- “It is vitally important that farm policy include programs for farmers and ranchers to manage their risks of bad yields and low incomes, and the current system of crop insurance does a good job of that." -- Roger Johnson, NFU president.
Roger Johnson, National Farmers Union (NFU) President, issued the following statement following a new round of criticisms that federal crop insurance programs chiefly benefit insurance companies and large farmers:
“It is vitally important that farm policy include programs for farmers and ranchers to manage their risks of bad yields and low incomes, and the current system of crop insurance does a good job of that. However, crop insurance, particularly revenue protections, should not be considered a replacement for fair market prices.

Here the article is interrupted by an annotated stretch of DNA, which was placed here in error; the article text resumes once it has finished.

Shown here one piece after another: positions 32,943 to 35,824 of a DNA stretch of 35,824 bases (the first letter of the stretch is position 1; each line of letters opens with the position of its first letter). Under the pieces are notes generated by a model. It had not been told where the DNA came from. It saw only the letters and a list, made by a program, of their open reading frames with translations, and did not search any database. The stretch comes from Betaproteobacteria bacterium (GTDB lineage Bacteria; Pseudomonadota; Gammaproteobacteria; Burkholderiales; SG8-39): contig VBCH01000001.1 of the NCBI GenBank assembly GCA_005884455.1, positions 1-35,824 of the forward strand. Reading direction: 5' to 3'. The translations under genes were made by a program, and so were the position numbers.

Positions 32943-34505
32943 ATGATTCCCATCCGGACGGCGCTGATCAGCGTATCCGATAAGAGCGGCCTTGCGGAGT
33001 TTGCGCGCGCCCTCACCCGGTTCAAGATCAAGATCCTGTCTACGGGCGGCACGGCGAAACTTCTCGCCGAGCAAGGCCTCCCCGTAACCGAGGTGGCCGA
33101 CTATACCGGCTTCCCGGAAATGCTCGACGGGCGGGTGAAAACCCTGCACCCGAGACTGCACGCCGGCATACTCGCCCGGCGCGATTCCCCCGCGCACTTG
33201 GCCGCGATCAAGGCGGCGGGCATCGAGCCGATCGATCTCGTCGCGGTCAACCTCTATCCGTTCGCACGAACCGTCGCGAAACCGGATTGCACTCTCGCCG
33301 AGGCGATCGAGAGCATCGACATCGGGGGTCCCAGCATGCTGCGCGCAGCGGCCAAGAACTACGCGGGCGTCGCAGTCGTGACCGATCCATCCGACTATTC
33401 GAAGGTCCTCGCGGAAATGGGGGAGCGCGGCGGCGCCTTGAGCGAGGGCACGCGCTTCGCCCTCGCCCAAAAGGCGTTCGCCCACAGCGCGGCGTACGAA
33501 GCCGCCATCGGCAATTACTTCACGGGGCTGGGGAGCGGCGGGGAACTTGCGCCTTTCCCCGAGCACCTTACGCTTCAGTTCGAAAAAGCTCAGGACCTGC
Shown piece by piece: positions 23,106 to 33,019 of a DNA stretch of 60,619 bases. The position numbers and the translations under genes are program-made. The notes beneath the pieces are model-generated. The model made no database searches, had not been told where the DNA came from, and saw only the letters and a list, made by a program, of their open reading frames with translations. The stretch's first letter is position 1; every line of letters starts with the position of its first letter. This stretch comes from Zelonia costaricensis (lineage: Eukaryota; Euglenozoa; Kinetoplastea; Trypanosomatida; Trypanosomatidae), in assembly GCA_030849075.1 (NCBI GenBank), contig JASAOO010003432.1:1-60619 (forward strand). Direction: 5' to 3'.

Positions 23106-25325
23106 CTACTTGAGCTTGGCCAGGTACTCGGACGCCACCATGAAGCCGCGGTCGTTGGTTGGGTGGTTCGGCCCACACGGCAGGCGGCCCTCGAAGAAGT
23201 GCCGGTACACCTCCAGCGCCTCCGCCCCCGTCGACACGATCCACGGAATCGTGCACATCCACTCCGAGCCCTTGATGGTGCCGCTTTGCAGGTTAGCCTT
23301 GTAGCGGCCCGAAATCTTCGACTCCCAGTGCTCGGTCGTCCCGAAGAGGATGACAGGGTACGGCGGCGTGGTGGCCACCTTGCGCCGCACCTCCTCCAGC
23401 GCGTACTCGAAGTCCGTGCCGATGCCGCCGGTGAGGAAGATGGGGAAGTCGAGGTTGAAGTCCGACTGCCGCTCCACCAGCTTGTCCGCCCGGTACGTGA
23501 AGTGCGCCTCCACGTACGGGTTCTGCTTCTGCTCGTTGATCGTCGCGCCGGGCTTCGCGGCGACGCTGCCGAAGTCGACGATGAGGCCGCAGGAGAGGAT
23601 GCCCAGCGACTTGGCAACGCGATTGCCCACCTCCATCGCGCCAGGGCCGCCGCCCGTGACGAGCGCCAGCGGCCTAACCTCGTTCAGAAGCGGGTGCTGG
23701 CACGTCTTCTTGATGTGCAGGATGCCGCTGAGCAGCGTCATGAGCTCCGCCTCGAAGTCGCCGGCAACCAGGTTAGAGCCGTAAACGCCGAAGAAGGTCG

“Last summer’s drought was devastating for many farmers around the country, but the damage was not as catastrophic as it was in other bad years, like the 1988 drought, largely because the crop insurance system provided a vitally necessary backstop. Only 55.8 million acres of major crops were covered by crop insurance in 1988, while in 2011, a total of 265.4 million were insured. More farmers carry crop insurance coverage today so that they might be able to stay in business through tough times.
“NFU also believes that crop insurance subsidies, like other safety net programs, should be targeted to family-sized farmers.
“NFU has supported reasonable limits on the amount of crop insurance premium subsidies that farmers can receive. During the Senate consideration of the 2012 farm bill, NFU supported an amendment that would have reduced premium subsidies by 15 percent for farms with adjusted gross incomes greater than $750,000. This would have saved $1.2 billion over 10 years. Furthermore, NFU policy supports a limit of $75,000 worth of crop insurance premium subsidies that one farmer can receive in a year.”